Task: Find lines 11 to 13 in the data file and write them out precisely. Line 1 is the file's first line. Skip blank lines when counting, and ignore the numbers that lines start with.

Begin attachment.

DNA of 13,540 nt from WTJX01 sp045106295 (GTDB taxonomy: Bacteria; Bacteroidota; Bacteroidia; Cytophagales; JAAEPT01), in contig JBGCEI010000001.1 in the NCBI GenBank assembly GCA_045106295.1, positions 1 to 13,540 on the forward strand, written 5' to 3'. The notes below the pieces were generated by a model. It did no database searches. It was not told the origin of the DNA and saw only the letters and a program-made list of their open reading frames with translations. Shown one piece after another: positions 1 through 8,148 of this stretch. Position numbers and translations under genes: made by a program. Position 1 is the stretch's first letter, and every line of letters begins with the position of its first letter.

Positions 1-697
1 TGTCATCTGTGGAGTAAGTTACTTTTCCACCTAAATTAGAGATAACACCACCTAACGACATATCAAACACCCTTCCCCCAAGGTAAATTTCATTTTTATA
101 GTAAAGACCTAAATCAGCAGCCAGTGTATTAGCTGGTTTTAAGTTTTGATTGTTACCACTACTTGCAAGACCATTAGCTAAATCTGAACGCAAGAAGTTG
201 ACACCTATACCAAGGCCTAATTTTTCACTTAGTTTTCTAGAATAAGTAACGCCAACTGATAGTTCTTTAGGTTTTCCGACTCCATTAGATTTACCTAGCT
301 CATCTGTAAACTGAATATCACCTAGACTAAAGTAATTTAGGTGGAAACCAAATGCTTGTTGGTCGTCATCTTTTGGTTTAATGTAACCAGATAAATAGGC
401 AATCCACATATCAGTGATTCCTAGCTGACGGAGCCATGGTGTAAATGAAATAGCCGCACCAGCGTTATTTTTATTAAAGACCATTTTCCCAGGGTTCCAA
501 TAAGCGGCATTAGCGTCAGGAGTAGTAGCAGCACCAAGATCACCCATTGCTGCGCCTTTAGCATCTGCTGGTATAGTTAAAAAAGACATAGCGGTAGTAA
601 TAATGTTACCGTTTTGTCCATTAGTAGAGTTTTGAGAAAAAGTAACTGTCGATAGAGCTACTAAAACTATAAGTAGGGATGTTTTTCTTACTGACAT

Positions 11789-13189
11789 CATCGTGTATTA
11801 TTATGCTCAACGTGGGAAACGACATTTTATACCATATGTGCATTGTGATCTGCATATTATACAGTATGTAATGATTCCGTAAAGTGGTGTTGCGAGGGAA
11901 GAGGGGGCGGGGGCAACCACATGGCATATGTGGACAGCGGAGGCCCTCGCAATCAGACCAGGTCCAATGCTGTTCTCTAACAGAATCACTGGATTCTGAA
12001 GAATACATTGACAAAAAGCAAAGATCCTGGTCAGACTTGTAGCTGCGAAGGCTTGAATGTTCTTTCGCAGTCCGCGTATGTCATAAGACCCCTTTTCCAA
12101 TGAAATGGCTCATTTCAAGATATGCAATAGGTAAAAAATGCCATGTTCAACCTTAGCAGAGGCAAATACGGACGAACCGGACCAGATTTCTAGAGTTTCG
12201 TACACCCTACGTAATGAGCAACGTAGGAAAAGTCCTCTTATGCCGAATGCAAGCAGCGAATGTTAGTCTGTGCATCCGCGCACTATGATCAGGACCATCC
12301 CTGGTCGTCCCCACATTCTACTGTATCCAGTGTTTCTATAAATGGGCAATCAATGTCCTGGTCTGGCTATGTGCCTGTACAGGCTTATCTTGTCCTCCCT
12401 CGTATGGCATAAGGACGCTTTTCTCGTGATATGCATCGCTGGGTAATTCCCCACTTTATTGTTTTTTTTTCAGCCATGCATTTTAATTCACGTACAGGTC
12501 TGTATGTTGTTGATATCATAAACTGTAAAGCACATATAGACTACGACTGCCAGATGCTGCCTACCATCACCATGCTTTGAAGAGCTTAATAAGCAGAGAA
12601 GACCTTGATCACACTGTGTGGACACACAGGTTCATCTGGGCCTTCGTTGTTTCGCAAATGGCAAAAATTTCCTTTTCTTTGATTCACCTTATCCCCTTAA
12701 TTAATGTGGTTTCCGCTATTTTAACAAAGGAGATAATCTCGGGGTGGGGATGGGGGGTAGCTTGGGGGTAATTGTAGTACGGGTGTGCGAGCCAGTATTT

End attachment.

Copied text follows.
11789 CATCGTGTATTA
11801 TTATGCTCAACGTGGGAAACGACATTTTATACCATATGTGCATTGTGATCTGCATATTATACAGTATGTAATGATTCCGTAAAGTGGTGTTGCGAGGGAA
11901 GAGGGGGCGGGGGCAACCACATGGCATATGTGGACAGCGGAGGCCCTCGCAATCAGACCAGGTCCAATGCTGTTCTCTAACAGAATCACTGGATTCTGAA